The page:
Trump v. the Deep State


#61

Unfortunately, there isn’t much reality on any of the channels these days.


#62

Wow, I wouldn’t have guessed my opinion mattered so much to you. I’m, like, flattered. :stuck_out_tongue_winking_eye:

I wish you a faith-based day, Comrade. :pray:


#63

Referendum on the Constitution being dead or living? That doesn’t stop activist Democrat judges either. In their eyes, the Supreme Court is the supreme, last resort. Referendums have as much power, is just as good as the law, and we know what Democrats can do with that, just as they do to the Constitution.


#64

So you’re happy when the court is majority Republican and unhappy when the court is majority Democrat?

how delightfully partisan of you.

its funny how many of the Democrats I know can see quite happily see both sides of the coin, while most Republicans I know only appreciate one and only one side, the side of God, being right, and the other the spawn of the Devil.

even though neither God nor the Devil actually exist.


#65

At the risk of setting of another pointless round of rope-a-dope you actually know Democrats who aren’t happy when the Court is majority liberal and unhappy when it’s majority conservative?


#66

Is this applied to judges? You got to be kidding. Their side sees the struggle as much as the right. It is by living document that we got gay marriage, abortion, and other issues that the left were unable to accomplish via the normal legislative way, with 536 representatives and their 300 million constituents involved. All they need is a majority of 2 Democrat judges of 3 on lower courts or 5 of 9 on the Supreme Court, and voila, the people have been passed. Democrats know the importance of appointing political judges to getting their agenda accomplished when they are losing elections.


#67

Chief Justice Roberts (chosen by W) has denied being an originalist, for whatever it’s worth.

Meanwhile in Canada, until last September the Supreme Court had eight out of nine judges chosen by conservatives, mostly by Harper, with the Chief Justice chosen by Reagan’s pal Mulroney. It’s not an issue that shows up on most people’s radars. Even after Harper’s picks were appointed, they still shot down whatever parts of his agenda they found improper (including the appointment of one more judge who didn’t quite meet the criteria).

Yet somehow, Canadians failed to get whipped up into a partisan frenzy about partisanship and deep statism. Lord knows how they get along so well. :idunno:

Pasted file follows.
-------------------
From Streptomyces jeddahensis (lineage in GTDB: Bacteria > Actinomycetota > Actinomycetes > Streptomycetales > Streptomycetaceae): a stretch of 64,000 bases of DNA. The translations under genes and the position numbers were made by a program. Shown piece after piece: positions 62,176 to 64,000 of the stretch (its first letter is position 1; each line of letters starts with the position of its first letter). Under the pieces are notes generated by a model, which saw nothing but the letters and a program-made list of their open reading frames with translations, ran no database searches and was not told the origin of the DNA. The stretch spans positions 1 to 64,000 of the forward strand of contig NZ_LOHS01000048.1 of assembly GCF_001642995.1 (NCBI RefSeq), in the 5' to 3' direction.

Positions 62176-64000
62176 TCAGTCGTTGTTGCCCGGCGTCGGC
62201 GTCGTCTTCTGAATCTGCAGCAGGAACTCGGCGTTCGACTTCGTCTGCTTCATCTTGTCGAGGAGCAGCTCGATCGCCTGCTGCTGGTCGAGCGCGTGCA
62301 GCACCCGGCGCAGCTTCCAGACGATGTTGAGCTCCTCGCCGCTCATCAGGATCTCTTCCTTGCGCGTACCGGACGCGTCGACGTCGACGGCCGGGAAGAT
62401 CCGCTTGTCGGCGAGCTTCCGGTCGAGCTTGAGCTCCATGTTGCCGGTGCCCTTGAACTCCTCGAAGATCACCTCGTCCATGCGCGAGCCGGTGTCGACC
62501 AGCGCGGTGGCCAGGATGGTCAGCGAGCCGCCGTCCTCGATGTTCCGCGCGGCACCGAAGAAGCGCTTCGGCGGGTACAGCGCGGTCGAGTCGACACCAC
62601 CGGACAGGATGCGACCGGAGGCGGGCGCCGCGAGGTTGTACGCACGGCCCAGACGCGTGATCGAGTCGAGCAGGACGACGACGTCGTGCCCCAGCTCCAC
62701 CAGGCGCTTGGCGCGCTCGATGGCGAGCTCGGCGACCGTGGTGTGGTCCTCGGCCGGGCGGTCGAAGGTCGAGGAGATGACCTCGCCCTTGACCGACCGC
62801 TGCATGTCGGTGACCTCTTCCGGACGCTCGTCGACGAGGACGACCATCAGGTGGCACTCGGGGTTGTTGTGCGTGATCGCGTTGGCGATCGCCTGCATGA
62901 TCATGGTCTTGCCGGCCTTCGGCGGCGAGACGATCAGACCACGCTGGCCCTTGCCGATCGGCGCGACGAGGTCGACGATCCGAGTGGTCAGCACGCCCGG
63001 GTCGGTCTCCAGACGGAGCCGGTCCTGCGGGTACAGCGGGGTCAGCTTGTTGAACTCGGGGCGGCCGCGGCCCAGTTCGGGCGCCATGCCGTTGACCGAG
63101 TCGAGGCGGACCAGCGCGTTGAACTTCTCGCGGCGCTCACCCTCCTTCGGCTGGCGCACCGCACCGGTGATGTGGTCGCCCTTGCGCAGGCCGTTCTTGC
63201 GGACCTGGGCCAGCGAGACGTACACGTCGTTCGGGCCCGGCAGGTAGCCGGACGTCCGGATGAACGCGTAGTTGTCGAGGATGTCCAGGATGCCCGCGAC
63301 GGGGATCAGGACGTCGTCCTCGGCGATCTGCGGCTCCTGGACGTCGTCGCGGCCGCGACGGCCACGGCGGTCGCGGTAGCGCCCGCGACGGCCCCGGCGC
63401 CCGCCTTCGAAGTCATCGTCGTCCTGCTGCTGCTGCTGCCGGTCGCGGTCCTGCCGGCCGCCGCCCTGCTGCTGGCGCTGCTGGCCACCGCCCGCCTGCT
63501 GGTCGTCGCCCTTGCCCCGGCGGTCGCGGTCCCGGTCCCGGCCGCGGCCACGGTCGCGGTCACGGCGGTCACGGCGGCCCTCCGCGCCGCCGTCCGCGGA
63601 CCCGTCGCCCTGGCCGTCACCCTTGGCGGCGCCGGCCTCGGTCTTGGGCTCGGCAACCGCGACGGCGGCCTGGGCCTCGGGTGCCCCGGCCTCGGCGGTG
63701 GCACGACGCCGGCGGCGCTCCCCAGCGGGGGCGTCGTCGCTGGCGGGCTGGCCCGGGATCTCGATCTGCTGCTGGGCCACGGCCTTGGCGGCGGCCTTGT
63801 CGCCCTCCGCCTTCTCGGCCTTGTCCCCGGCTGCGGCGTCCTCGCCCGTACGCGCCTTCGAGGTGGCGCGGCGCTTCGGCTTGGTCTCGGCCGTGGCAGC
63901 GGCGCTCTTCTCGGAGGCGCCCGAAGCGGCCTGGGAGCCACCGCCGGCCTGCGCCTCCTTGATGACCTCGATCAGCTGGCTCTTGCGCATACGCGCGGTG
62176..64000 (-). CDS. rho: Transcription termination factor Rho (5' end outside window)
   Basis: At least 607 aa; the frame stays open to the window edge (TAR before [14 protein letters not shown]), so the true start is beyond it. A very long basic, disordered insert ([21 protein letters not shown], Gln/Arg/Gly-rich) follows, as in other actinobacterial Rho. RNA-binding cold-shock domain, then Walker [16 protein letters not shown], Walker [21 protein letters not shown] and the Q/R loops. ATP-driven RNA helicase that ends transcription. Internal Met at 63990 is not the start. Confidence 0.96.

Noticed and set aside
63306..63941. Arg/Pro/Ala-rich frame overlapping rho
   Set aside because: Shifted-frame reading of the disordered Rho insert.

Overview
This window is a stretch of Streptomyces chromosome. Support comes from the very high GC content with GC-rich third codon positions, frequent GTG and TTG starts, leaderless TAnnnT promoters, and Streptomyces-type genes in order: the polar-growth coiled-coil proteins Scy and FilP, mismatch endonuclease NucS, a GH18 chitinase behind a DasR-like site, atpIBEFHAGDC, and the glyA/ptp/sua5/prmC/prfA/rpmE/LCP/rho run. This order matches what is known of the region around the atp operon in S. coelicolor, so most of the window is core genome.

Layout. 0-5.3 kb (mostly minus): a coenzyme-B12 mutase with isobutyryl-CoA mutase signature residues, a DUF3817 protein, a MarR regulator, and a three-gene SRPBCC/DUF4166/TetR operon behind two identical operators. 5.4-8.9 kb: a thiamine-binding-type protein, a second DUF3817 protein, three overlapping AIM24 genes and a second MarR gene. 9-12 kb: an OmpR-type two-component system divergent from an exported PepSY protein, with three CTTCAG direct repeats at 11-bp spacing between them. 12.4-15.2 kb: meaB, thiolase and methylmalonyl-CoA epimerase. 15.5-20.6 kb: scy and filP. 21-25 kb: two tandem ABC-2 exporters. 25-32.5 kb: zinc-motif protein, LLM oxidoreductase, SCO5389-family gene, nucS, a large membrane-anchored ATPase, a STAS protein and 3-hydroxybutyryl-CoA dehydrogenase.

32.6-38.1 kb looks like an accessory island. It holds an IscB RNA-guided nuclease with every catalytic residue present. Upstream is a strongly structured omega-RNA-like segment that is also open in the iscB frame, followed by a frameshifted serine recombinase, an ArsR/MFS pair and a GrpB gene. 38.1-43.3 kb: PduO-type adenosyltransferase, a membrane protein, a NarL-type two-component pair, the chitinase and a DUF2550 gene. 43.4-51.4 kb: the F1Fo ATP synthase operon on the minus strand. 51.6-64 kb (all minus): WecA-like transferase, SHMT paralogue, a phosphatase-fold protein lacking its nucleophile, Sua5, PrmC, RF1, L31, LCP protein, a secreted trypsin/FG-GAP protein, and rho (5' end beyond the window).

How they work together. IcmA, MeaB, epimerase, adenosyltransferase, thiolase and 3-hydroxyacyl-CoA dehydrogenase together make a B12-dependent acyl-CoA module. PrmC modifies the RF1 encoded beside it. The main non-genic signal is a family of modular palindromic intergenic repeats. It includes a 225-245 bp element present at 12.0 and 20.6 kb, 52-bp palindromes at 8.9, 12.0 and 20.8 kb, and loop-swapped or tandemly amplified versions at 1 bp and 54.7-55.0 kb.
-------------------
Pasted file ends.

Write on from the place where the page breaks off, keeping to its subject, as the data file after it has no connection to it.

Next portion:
#68

But do you see both sides of the coin? There are a lot of lifetime liberals distancing themselves from the lefts increasing desire to label anyone who disagrees with them a racist/sexist/homophobic/blah blah blah.


#69

That Milo is quite a character. When asked if he would rather be unknown in a Trumpist paradise or famous in a Hillary hellhole, he chose the latter. :imp:


#70

Not worth much here. This was said during his confirmation hearings, he said he didn’t have a philosophy. This is because conservative judges have to contemplate their answers very wisely because Democrats are always asking tricky questions, since Judge Bork’s nomination had been nixed by this technique.

Indeed, if Roberts had said he was an originalist when Democrats asked, no Democrat would vote for him. He did get 22 or 44 Democrats, half. But if you look at his quote, it is very clever in that it does tend to stress the importance of staying true to the Constitution anyhow, even though the Democrats didn’t detect it.

not think beginning with an all-encompassing approach to constitutional interpretation is the best way to faithfully construe the document

And according to 7th circuit judge Diane Sykes, he is conservative enough:

“appears to be strongly rooted in the discipline of traditional legal method, evincing a fidelity to text, structure, history, and the constitutional hierarchy. He exhibits the restraint that flows from the careful application of established decisional rules and the practice of reasoning from the case law. He appears to place great stock in the process-oriented tools and doctrinal rules that guard against the aggregation of judicial power and keep judicial discretion in check: jurisdictional limits, structural federalism, textualism, and the procedural rules that govern the scope of judicial review.”

[quote=yyy]Meanwhile in Canada, until last September the Supreme Court had eight out of nine judges chosen by conservatives, mostly by Harper, with the Chief Justice chosen by Reagan’s pal Mulroney. It’s not an issue that shows up on most people’s radars. Even after Harper’s picks were appointed, they still shot down whatever parts of his agenda they found improper (including the appointment of one more judge who didn’t quite meet the criteria).